Beating the Greenback Blues

Ideas for managing your money.

Marc and Phylls Beaven

Not long ago a Seventh-day Adventist minister was unhappily be­moaning his lot in life. With two small children and a long list of bills to pay, it was essential that his wife subsidize their income by working outside the home. Chronically tired and over­worked, she had little time for their children, much less involvement with the church.

Listening to his account, there was no wonder why he expressed frustration over his financial picture. However, it became apparent, as his story progressed, that his problem had begun many years earlier and was the result of a disregard for sound financial planning.

The couple had married soon after he graduated from seminary. Between them they owed nearly $25,000 in education bills. Although heavily in debt they promptly had a child, further complicating their financial situation. Before long they realized that they had not only lost control of their money, but even worse, money began controlling them. Because of debts, a vacation, no matter how inexpensive, was out of the question. Also the possibility of saving for a down payment on a home was gone. And the wife HAD to work outside the home, forfeiting the choice to be a full-time mother.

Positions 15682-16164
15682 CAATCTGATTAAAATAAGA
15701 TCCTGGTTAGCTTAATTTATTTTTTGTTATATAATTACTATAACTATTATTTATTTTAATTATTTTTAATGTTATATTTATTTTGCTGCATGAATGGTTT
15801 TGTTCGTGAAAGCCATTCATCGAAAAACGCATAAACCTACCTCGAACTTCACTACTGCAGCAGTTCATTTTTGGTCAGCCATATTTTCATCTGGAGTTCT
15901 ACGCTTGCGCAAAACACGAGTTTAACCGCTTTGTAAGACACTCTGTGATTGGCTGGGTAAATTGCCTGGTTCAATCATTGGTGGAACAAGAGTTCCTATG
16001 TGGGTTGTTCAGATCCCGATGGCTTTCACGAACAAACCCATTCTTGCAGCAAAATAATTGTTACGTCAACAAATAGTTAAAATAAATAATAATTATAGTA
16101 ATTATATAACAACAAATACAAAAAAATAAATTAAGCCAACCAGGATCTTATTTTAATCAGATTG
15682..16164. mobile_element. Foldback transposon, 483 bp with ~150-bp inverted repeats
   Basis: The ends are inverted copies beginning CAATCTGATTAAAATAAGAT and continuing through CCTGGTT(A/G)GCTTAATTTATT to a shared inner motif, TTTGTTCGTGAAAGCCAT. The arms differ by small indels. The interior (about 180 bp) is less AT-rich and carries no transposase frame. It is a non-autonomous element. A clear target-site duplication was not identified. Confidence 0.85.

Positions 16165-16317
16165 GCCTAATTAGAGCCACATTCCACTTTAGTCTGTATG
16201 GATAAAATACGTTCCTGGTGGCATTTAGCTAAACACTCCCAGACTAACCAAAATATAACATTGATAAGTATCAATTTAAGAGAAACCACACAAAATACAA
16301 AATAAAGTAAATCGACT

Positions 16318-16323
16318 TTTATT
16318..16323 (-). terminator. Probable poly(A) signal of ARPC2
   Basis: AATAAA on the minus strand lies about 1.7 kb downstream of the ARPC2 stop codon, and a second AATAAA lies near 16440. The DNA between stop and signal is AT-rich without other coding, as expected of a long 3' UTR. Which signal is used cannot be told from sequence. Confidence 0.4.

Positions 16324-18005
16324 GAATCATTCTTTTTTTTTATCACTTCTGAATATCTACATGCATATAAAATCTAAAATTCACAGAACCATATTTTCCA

Now in contrast, let's consider the story of another couple—Mike and Anne.

Mike and Anne met in college and decided to marry after their graduation. Both worked during the summer and part-time during the school year. They determined not to marry until they were free of debt, a decision which helped them work harder so that the wedding didn't have to wait.

After their marriage Anne worked full-time while Mike attended seminary. He also held a part-time job. With youthful energy, a carefully budgeted income and no dependents, Mike and Anne were able to leave school with no debts. They had also managed to save several hundred dollars.

After leaving the seminary, Mike and Anne were earning two full-time paychecks. However, they agreed to live on only one. What they could not afford to purchase with one salary, they chose not to buy at all.  After paying tithe and offerings and taking a small allowance from the second paycheck, the remainder was deposited into a joint savings account. From time to time, money was transferred to a certificate of deposit, which offered even more interest. Out of this bank account they purchased furniture and cars. They always payed cash. Seven years after graduating from seminary they had saved half the mortgage for a house. They purchased the house and decided it was time to begin planning a family.